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Digital body language

Social & Digital

Digital body language


‘Digital Body Language’. Steven Woods wrote the book on it, but I first heard the term from OgilvyOne global CEO Brian Featherstonehaugh. He was speaking about a survey Ogilvy did of over 1000 salespeople across four countries. The agency spoke to salespeople who were out there on the frontline, selling every day. Brian explained that two thirds of these salespeople agreed that consumers no longer relied on them to make a purchase.

The point Brian was making is that selling is changing because buying is changing.

By the time customers speak to a salesperson in Australia, an average of 50% of them have done research about their purchase online. They’ve read reviews and recommendations and often they know more about the product than the salesperson.

But how much has selling really changed? And are salespeople really becoming redundant?

Since the early 1900s, prospective customers have been pushed through the sales funnel. And integral to this funnel were salespeople. Customers would visit various stores and talk to various salespeople during the consideration phase. These salespeople were the gatekeepers of product knowledge and were usually the exclusive point of transaction.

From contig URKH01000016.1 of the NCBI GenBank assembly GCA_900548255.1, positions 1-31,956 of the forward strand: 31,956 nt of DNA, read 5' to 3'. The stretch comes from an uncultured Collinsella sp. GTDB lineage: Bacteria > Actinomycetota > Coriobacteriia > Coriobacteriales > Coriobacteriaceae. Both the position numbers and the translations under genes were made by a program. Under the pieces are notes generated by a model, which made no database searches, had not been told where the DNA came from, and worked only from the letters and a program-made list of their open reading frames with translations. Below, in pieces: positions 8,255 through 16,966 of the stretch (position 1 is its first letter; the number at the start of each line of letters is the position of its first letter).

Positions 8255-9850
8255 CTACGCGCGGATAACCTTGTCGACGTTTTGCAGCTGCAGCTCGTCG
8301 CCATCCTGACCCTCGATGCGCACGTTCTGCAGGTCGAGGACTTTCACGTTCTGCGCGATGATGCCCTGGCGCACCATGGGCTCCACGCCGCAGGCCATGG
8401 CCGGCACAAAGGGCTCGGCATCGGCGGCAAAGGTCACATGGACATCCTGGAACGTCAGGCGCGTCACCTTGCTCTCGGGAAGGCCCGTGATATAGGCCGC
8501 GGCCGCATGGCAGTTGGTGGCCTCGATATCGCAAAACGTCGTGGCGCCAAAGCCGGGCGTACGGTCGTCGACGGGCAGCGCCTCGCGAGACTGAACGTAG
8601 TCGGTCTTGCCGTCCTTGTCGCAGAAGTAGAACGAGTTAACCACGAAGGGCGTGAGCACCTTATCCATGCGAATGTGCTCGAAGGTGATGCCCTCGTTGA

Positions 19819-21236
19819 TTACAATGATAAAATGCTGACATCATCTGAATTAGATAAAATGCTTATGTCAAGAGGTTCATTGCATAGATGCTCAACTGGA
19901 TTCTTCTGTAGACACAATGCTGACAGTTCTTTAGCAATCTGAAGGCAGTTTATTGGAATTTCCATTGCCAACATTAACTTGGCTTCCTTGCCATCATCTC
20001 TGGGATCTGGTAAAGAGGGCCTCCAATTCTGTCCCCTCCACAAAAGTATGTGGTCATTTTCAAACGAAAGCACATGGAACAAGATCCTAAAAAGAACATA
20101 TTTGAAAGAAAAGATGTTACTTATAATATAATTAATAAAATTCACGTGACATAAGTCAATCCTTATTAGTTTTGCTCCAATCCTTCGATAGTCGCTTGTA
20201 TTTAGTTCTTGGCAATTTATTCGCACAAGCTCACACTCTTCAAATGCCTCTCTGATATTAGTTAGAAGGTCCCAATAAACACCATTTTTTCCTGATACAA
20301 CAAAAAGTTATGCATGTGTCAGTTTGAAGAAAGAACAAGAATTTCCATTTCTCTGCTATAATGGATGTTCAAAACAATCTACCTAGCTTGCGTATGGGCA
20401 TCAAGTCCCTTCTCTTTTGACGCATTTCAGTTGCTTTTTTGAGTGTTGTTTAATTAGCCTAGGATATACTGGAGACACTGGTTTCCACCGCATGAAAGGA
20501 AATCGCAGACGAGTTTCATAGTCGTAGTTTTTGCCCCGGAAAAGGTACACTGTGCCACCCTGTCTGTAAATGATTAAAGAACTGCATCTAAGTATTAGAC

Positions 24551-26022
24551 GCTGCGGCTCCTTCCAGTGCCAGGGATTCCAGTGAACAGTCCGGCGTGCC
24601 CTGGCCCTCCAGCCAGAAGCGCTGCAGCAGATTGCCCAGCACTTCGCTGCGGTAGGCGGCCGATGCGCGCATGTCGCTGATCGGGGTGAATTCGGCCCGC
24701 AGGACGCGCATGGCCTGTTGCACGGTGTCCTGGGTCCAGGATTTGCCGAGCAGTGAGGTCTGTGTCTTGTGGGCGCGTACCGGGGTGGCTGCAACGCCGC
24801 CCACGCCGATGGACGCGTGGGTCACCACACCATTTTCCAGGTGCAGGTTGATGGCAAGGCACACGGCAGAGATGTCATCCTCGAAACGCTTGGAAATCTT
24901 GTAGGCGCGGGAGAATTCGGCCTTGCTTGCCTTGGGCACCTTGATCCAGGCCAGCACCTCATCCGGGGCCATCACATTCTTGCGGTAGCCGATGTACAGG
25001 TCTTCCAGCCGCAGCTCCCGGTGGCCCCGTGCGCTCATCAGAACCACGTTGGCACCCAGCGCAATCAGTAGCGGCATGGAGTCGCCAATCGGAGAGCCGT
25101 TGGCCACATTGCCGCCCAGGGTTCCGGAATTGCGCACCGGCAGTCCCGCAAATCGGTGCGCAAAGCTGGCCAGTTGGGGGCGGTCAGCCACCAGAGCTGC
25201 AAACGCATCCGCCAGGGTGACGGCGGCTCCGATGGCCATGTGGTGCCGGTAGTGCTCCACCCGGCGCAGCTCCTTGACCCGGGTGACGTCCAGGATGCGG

But the best salespeople knew that it wasn’t just about product knowledge. They knew they needed to connect with their customer. They knew that 55% of human communication is based on body language – how we stand or lean or look each other in the eye. Another 38% comes through our tone of voice, the speed we talk and how loud. A mere 7% comes through our words.

The best salespeople knew how to listen and respond. They called it ‘pacing’. These people could tell if leads were hot by observing their body language, and seamlessly respond to the signals to connect and convert.

In today’s world, those signals still exist – but they are moving online.

‘Digital body language’ is a handy term to describe those billions of little data signals that customers are generating each day. Signals such as the keywords they search, which sites they visit, where they are, their social media conversations and on-site behaviour. All those bits of information can be aggregated and interpreted into purchase intent.

Just as the best salespeople are the ones who respond to customer body language, so too are the best websites able to respond to digital body language – seamlessly and in realtime.

Tim Evans

Digital strategy director, Ogilvy Group Melbourne Twitter: @Tim__Evans

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